Whenever I inadvertently eat anything with COTTONSEED oil in it, my right arm starts itching(beef, most peanut butter, breads, cookies, semolina(some say source of allergens). I want to blow my brains out when my arm stings and itches. The itching lasts 12-24 hrs and I suffer tremendously. I claw my arm until it bleeds and that helps. Laura

  • Laura
    February 25, 2012 - 7:08 PM | Permalink

    I met a lady recently from the Fredericksburg, Tx. area that feeds her boar goats cottonseed oil. That should be criminal. She exports most of the meat to Israel because it is so lean and they pay alot for lean goat meat. I bet they are getting severe allergies, etc.

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  • julie
    April 14, 2012 - 7:24 AM | Permalink

    Hi. I bought a bag of chips which contained cotton seed oil. Everyone loves it because it tastes so good which made me research about its benefits to health. I’m glad I did because I’m all for good health. I will be staying away from cotton seed oil and everything that contains it. Thanks for the informative article.

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  • Mike
    October 22, 2012 - 8:17 AM | Permalink

    And yet, people cannot figure out why cancer is on the rise. Billions of dollars have been donated and are being used to “find a cure for cancer”, and as it turns out the cancer is being fed right to us. I wonder if its only in America that you can take a totally inedible product like cotter, spray the crap out of it with chemicals and pesticides, squeeze a waste product out of it and then spend a whole bunch of money convincing everyone that’s safe to eat. The FDA is asleep at the wheel, or maybe just not looking.

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  • Barb
    November 9, 2012 - 6:40 PM | Permalink

    Headaches anybody? If you have any old injuries or arthritic conditions, beware the cottonseed oil. It seems to go straight to the sensitive tissues and lock them up, tightening muscles, joints, and nerve pathways and ultimately creating fantastic migraines! Same can be said for artificial anything… flavours, colours, preservatives, especially msg and nitrates. Don’t overlook the packaging preservatives, bht etc. If you can’t pronounce it, don’t eat it. Stick to whole foods, stay away from prepared Anything, and you will feel much better and lose weight. Bah humbug to corporate America, Monsanto, et al. Did’ja know that even the tobacco leaf has pretty decent levels of protein, it’s just not Digestible protein. Apparently cottonseed oil is not digestible either!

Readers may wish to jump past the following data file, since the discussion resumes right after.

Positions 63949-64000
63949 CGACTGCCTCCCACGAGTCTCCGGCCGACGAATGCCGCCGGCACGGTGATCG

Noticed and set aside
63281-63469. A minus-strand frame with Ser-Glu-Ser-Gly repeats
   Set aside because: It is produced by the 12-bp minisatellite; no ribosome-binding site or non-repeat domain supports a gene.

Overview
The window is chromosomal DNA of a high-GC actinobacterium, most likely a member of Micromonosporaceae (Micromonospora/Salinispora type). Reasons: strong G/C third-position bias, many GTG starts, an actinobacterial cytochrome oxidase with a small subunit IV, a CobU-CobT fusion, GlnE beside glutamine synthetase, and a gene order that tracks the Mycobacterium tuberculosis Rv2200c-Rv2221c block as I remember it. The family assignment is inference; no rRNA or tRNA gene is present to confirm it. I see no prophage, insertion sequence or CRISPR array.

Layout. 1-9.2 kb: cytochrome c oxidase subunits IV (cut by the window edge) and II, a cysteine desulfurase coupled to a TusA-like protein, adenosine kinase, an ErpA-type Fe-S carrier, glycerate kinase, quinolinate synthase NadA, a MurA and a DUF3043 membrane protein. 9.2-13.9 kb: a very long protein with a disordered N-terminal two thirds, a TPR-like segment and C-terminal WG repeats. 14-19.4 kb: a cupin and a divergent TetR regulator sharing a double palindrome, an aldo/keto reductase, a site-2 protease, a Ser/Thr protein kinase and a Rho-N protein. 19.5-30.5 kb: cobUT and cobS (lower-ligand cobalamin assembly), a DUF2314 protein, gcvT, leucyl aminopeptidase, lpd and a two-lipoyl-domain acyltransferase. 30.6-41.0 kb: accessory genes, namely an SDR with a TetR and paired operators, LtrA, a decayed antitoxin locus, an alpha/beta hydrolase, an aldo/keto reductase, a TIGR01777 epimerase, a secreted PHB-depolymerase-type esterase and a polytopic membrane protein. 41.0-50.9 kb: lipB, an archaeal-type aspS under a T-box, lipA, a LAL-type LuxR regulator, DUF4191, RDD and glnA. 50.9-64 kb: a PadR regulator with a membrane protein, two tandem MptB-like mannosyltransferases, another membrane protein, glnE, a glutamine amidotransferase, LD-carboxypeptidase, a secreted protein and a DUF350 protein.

• November 27, 2012 - 6:44 AM | Permalink

    What a great article, thank you!

  • danielle
    January 7, 2013 - 11:05 AM | Permalink

    People watch too much television and all the commercials for food create a feeling of trust and comfort, when in reality, you can’t trust corporations to care about your health when their priority is creating cheap, good tasting food, and charging as much as you are willing to pay for it. Food conglomerates will continue feeding people crap as long as people keep eating it….so it is the individual who is ultimately responsible for choosing common sense over snake oil. Sugar coated toxins are a by product of our consumer society. We trust too much.

  • sara
    January 10, 2013 - 11:44 AM | Permalink

    This article is full of lies. Cottonseed oil is both heart-healthy and a fantastic performer in the kitchen. It has ZERO transfat and ZERO cholesterol and is rich in antioxidants. It has a very high smoke/flash point which makes it a far superior oil for frying, sauteing, stir frying and searing. It is flavor-neutral and will not pick up the flavors of the things cooked in it. That is also why it makes a fantastic flavor-infused oil (see http://www.acala-farms.com). Great product.
    Cotton has been grown and regulated as a food crop in the U.S. for more than 100 years and actually is grown with fewer pesticides than corn and soybeans and many other common food products.